What would you do?

Discussion in 'Chicken Behaviors and Egglaying' started by bigredfeather, Jan 19, 2011.

  1. bigredfeather

    bigredfeather Chillin' With My Peeps

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    My 30 some girls have not laid any eggs for well over 3 months. They vary in breed and age, but all are under 1 1/2 years old. I realize hens sometimes slow or stop laying in the Winter months due to length of day, cold weather, ect, but this started prior to the days getting short enough that should hinder laying. You would have thought I would have at least gotten a few eggs. If they were all the same age and breed, it might be more believable that they would all quit. Some even have a light on them 14 hours a day. All of them are purebreed, so they shouldn't be wearing out this quickly.

    My question, if it were you, would you give up on them and get some replacement chicks now, so in case they don't start again, I will have a chance at getting eggs from the new girls this Summer? Or, would you just bank on them starting laying again soon and do nothing. My fear is if they don't start laying, and I wait to get chicks until the time I know they should be laying but aren't, so then I will have to start over then and, keep buying eggs until next year. It really stinks to go thru so much feed every week and get nothing in return.
     
  2. sgtmom52

    sgtmom52 Birds & Bees

    Did they just go through a molt? Hen often stop laying for months when they molt. I have 9 two and three year olds that started molting and quit laying in Sept. They just restarted laying the beginning of Jan. Many people do replace their hens when they slow down laying, but that is usually after 2 to 3 years old not 1 1/2. I am one of those people that will keep my old girls and take care of them in their old age whether they lay or not.

    Try giving them some extra protein, treats and some BOSS ~ maybe that will kick start them to start laying again.
     
    Last edited: Jan 19, 2011
  3. karimw

    karimw Chillin' With My Peeps

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    Quote:My 16 kind of quite laying this fall, but I still get 2-6 a day without any special light. If it were me and I had room, I'd get some new ones started (which is what I did last fall) When spring comes and the older ones start back up again and the new ones get going I'll more eggs than I know what to do with. Then I'll start weeding the older ones out.
     
  4. farmer_lew

    farmer_lew Hi-Tech Redneck

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    I agree that if you have room, start some new ones. If the others haven't gone through a molt, they may be about to. Seems odd, though, that it is all of them at the same time. But that is all that I can think of.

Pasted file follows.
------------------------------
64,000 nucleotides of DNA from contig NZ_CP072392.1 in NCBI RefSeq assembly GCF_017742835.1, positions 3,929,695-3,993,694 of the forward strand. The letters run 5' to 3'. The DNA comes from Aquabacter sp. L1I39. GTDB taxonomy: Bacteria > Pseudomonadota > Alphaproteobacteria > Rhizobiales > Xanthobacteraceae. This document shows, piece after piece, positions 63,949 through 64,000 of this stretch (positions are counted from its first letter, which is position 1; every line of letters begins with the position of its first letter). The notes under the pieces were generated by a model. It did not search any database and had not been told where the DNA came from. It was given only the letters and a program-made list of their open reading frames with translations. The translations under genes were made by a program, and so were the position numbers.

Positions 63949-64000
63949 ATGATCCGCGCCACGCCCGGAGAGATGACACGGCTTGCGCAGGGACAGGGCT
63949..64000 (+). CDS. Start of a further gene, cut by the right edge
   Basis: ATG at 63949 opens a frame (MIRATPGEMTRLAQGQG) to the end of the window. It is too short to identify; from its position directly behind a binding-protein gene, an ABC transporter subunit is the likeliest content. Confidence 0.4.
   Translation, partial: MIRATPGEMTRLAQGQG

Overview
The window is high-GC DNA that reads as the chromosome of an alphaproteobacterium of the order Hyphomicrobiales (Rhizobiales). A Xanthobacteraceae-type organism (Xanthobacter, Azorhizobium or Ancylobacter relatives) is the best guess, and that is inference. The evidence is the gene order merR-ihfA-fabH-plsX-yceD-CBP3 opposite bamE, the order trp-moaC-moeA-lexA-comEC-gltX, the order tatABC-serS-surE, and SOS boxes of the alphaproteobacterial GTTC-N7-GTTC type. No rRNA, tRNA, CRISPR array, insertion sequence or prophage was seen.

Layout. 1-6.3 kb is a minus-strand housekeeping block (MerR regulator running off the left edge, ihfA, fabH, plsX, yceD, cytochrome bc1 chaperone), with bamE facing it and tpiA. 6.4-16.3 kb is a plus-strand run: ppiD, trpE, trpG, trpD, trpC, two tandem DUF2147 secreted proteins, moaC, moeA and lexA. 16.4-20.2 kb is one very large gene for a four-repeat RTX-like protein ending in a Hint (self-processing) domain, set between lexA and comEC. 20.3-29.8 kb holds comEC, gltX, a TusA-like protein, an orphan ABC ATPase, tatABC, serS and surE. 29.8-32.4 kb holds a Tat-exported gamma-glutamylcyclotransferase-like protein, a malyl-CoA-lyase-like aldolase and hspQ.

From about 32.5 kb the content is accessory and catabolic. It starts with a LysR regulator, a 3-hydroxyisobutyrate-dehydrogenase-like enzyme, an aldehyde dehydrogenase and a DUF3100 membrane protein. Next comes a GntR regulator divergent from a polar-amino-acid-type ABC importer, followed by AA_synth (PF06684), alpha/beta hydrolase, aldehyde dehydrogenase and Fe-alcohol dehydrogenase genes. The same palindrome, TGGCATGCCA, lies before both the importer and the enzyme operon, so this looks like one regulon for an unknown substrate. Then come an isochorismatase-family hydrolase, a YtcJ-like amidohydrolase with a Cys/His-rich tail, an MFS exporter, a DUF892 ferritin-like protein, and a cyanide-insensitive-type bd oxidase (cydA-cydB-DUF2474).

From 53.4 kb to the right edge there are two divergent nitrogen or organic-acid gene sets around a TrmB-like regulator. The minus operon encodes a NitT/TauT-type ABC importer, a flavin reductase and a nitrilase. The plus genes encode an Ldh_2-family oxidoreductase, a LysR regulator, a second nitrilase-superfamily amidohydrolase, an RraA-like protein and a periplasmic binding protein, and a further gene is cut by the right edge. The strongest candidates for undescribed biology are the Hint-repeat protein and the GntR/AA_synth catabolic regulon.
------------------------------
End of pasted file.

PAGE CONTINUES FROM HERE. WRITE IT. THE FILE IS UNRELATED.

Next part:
5. beckt

    beckt Chillin' With My Peeps

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    If it were me, I would give them some time. I am just starting to get an egg from one of my almost 2 year old EE. They all did molt kinda of a staggered thing and some are just now finishing up. I give them time to recoup and start on their schedule not mine.
     
  6. bigredfeather

    bigredfeather Chillin' With My Peeps

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    Quote:Some of them did go thru a molt at the beginning of October. That is when some stopped laying. Not all of them molted at that time.
     
  7. farmer_lew

    farmer_lew Hi-Tech Redneck

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    It takes a lot of calcium for them to regrow their feathers. That is why they stop laying. They don't have enough to make eggshells. Give them time, and oyster shell for extra calcium.
     
  8. bigredfeather

    bigredfeather Chillin' With My Peeps

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    Still no eggs. I cleaned all the pens and put up more lights 2 weekends ago. I'm getting really concerned now. Does everyone still stick to their advise?
     
  9. WingingIt

    WingingIt Chillin' With My Peeps

    Apr 16, 2009
    Are you home during the day? Is your coop locked and predator proof? I'm wondering if you have a human predator taking your eggs or something. It sure seems to me that you should be getting at least a few every now and then.
     
  10. txliss

    txliss Out Of The Brooder

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    Mine went thru a hard molt in early September and didn't lay until mid December. I read at the Stock Show that chickens shed their oviduct lining and everything when they hard molt, so that makes it understandable why they don't lay for so long afterward. I totally understand your frustration, though. My youngest son won't eat store bought eggs (says they taste weird), so he was on egg strike while I had to buy eggs for all my Christmas baking. Sheesh.[​IMG]
     

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